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"The best preparation for tomorrow is doing your best today."
H. Jackson Brown, Jr.

 

Let me share with you my definition of inclusive education.

Inclusive education is the best of both worlds. 

Inclusive education is both inclusive and individualized at the same time.

Inclusive education recognizes that the “I” in the IPP actually means something. It recognizes that it often means more just different academic outcomes or the tacking on of additional outcomes from the “hidden curriculum”.

Inclusive education is not just a place where students with special needs are educated.

Inclusive education does not necessarily equate with a student being in a regular classroom all the time.

Inclusive education includes and educates students with special needs in a regular classroom as much as possible, while recognizing and even embracing the fact that

  • some students have needs (and hence goals) that simply won’t be met well in a regular classroom; and
  • for some (many) students, there are skills that are best (or sometimes only) taught outside the regular classroom.

Inclusive education involves balance.

Inclusive education often means walking the very fine line needed to best balance, for each individual child, the amount of time that child spends in a regular classroom and the time that he or she is pulled out of that classroom to work on specific goals.

Inclusive education also recognizes that the balance of how much time a child spends in a regular classroom versus a different learning environment will most likely change many times over the course of that child’s schooling.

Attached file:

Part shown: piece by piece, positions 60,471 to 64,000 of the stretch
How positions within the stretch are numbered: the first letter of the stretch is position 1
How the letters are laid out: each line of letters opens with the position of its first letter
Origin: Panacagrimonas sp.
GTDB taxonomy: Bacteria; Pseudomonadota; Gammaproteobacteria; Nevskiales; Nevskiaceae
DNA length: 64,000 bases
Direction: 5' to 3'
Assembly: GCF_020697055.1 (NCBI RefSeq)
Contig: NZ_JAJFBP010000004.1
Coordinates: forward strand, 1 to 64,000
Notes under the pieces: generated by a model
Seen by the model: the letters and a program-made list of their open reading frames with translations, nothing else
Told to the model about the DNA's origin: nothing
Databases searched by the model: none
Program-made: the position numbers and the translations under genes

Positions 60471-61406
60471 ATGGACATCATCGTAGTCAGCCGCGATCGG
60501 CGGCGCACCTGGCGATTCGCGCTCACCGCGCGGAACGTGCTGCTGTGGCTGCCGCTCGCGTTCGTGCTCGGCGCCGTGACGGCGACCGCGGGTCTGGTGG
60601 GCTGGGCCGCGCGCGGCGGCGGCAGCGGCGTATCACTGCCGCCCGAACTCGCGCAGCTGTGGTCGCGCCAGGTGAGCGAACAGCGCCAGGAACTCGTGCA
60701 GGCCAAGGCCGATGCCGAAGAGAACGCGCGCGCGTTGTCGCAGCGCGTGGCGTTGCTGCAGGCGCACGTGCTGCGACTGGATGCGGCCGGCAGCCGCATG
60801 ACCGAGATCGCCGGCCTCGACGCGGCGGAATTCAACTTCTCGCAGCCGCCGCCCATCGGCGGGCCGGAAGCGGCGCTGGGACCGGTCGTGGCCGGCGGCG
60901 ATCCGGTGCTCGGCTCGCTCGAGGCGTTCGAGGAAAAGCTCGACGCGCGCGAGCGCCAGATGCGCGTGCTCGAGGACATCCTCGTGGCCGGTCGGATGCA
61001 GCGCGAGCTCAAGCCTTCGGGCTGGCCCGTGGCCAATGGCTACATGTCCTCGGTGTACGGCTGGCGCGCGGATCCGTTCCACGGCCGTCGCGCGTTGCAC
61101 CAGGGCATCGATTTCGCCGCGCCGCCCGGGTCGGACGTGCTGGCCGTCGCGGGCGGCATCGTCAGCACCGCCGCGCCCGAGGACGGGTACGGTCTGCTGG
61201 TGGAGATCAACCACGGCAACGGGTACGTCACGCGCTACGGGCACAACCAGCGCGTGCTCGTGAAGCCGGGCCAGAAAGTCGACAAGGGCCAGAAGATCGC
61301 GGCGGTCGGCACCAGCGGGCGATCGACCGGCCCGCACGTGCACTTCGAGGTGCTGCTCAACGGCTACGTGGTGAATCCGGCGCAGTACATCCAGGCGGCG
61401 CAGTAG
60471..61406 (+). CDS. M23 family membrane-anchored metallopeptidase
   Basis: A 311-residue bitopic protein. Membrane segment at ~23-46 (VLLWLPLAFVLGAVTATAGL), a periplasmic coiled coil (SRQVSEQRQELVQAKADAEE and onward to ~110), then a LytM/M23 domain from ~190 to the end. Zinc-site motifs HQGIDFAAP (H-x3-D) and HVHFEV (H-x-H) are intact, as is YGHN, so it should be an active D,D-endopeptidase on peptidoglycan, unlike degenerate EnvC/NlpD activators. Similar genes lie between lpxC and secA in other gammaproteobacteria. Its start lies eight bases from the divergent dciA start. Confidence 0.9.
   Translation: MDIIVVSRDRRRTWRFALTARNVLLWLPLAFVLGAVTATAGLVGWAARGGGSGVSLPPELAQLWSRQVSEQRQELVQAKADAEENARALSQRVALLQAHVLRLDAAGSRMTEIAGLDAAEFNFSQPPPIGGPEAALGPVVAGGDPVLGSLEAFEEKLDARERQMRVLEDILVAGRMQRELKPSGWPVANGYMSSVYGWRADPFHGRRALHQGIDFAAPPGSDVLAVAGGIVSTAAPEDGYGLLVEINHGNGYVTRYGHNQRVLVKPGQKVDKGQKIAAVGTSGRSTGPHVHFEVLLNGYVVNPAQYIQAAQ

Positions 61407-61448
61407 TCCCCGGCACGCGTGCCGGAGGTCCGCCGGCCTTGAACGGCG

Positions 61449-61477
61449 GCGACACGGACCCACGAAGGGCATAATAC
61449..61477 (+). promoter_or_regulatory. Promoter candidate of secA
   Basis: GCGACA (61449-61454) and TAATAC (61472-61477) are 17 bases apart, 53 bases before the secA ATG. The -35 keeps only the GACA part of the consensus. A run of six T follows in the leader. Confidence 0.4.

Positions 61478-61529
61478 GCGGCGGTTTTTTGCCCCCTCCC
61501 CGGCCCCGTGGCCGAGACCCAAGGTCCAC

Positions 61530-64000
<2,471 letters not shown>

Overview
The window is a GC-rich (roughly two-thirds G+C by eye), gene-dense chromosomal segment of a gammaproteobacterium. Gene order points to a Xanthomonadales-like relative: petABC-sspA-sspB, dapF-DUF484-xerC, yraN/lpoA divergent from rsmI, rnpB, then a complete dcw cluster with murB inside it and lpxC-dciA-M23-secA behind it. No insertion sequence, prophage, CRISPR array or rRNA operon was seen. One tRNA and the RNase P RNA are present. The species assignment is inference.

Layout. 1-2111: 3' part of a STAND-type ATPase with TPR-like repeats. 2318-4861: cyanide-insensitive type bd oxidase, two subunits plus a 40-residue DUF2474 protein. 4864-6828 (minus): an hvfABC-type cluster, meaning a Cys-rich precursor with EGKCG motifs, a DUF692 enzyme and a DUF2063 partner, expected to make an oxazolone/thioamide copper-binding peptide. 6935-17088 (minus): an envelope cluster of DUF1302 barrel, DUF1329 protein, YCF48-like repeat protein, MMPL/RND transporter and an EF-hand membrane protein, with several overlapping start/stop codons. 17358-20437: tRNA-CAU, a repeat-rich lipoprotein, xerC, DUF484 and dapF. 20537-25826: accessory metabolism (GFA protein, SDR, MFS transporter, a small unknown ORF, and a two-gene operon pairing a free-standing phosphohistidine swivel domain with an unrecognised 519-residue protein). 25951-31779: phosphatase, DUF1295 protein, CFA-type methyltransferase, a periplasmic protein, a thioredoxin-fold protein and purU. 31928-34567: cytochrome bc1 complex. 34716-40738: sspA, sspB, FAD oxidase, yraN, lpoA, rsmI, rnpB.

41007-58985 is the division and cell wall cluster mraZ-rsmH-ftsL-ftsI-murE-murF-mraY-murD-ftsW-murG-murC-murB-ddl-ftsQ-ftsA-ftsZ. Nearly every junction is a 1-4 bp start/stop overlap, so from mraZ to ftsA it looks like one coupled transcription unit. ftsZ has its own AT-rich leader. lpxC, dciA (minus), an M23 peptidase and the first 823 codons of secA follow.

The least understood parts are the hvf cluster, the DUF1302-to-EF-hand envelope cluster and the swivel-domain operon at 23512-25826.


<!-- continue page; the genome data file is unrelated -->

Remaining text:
We may not all agree on exactly what “inclusion” should look like, but having had two children in Nova Scotia’s public education system for a total of seventeen years, I am only too familiar with the types of issues our families face.

The situation begins to feel even more dicey when we hear education professionals spouting off that inclusion is at the “unspoken heart” of the Province’s current bitter contract dispute with Nova Scotia’s public school teachers.

Over the years, I have spoken and worked with many parents who were struggling with such issues. I can assist you, whether the issues involve:

  • financial access to Nova Scotia’s private schools for students with learning disabilities;
  • ensuring that your child’s medical or other physical needs are being properly met while at school;
  • ensuring that an Individual Program Plan (IPP) is in place and being properly followed;
  • the provision of appropriate life skills programming; or
  • other issues involved in ensuring your child receives an appropriate education.

In the special education context, the Education Act provides for two levels of appeal – first, to the school board and then to a Ministerial Special Education Appeal Board.

Are you prepared to face that process alone?

Let Me Help.

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A Primer on Special Needs and the Law -
A "blawg" dedicated to providing practical advice to assist individuals with special needs and their family members in Nova Scotia with navigating the educational and community services systems.

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